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Report says nearly seven million people registered to vote in multiple states

Report says nearly 7 million registered to vote in multiple states.
Report says nearly 7 million registered to vote in multiple states.
J.D. Pooley/Getty Images

According to a report obtained by Watchdog.org, nearly seven million people are registered to vote in two or more states, Kenric Ward said Wednesday.

The latest interstate voter cross check counted 6,951,484 overlapping registrations in just 28 states. The three largest states -- California, Texas and Florida -- are not included in the report. Ward said the numbers are "just the tip of the iceberg."

As we reported in April, evidence indicated massive voter fraud took place in North Carolina during the 2012 election. Initial findings revealed that 35,750 voters with the same first and last name and date of birth were registered in N.C. and another state and voted in both states in the general election.

“Our nation’s voter rolls are a mess,” said Catherine Engelbrecht, president of the election watchdog group True The Vote. “Sensible approaches to roll maintenance are fought tooth and nail by radical special interests who can use the duplicity in the system to their advantage."

Clara Belle Wheeler, a member of the Albemarle County, Va., Election Board, said duplicate registration is an open invitation to voter fraud.

“This ability to vote more than once dilutes the legal votes and changes the results of elections," she added.

"The interstate cross-check program matches first and last names and dates of birth to identify multiple registrations," Ward explained. Unfortunately, the data is not used to purge duplicates from voter rolls.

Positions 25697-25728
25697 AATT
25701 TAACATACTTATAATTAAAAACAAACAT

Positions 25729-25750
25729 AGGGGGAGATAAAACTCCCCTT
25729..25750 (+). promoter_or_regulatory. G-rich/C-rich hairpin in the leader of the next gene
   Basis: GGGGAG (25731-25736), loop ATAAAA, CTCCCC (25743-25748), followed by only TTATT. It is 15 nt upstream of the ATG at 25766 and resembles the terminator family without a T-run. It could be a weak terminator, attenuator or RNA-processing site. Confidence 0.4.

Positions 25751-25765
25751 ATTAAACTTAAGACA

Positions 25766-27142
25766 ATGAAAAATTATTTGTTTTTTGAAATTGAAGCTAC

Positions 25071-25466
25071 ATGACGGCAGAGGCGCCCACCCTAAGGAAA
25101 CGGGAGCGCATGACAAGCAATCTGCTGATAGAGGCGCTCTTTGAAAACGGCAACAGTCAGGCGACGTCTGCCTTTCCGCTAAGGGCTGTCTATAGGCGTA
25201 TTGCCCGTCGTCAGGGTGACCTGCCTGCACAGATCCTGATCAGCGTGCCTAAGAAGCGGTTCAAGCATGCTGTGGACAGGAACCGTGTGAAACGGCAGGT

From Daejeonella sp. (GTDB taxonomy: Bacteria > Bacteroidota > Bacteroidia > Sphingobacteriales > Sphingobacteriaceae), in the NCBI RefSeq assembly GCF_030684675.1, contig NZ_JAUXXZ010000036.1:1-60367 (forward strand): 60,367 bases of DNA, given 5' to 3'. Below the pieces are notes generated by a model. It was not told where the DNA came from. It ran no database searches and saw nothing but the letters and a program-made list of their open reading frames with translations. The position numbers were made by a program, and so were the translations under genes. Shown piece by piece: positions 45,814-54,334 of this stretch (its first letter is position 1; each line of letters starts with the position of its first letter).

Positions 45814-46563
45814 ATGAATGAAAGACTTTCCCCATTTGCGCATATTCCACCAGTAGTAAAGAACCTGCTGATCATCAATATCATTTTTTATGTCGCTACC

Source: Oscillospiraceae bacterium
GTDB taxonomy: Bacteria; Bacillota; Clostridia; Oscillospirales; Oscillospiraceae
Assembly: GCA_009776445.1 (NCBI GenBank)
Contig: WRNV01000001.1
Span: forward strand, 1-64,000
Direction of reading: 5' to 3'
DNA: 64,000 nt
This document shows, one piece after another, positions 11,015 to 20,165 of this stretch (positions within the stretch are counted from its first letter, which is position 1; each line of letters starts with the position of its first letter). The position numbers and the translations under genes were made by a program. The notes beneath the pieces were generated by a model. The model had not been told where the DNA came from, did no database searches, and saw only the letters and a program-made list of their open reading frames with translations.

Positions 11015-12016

Engelbrecht went on to say that increasingly lax standards in the election process produces increasingly unreliable results. Worse yet, some politicians and special interest groups apparently do not care to correct the problem.

“The few conversations that are had about how to shore up these weaknesses are immediately seized on by certain politicians and special-interest groups as fuel to further divide American voters based on trumped-up race and class-based narratives," she added.

But, she said, the “vicious cycle” can be broken “if citizens wake up, stand up and refuse to settle for a broken system.”

Jay DeLancy, executive director of the Voter Integrity Project of North Carolina, said the solution is simple.

“First, tie registrations more closely to (each state’s) Department of Motor Vehicles. All voter ID cards would originate there,” he said. “As is today, when we get an ID card from DMV, we get registered to vote — but turning in your former state’s ID card should revoke your right to vote in the state that issued it."

“Second, make it a felony to possess a voter ID card — or any other DMV-issued ID card — from more than one state," he added.

“Third, we would only be allowed to vote from the address on that ID card. If a voter shows up with the wrong address, the vote is provisional until the card is corrected,” he concluded.

DeLancy said the fix he outlined would not require a federal ID card, nor would it require more federal agents. The process would require states to tighten up, but that could be a challenge.

Wheeler said the Virginia State Board of Elections and Department of Elections “have had their funding reduced greatly by the (Terry) McAuliffe administration.” McAuliffe, Ward notes, is a Democrat.

“With reduced funding, they have a grossly limited staff and thus, will be greatly limited in the ability to do the cross checks and reduce voter fraud,” Wheeler added.

In April, Ward said there are some 44,000 people registered to vote in both Virginia and Maryland. Reagan George, president of the Virginia Voters Alliance, acknowledged that only 164 of those people voted in both states during the 2012 election.

Nevertheless, that's 164 too many, and there's no telling how many people voted in other neighboring states.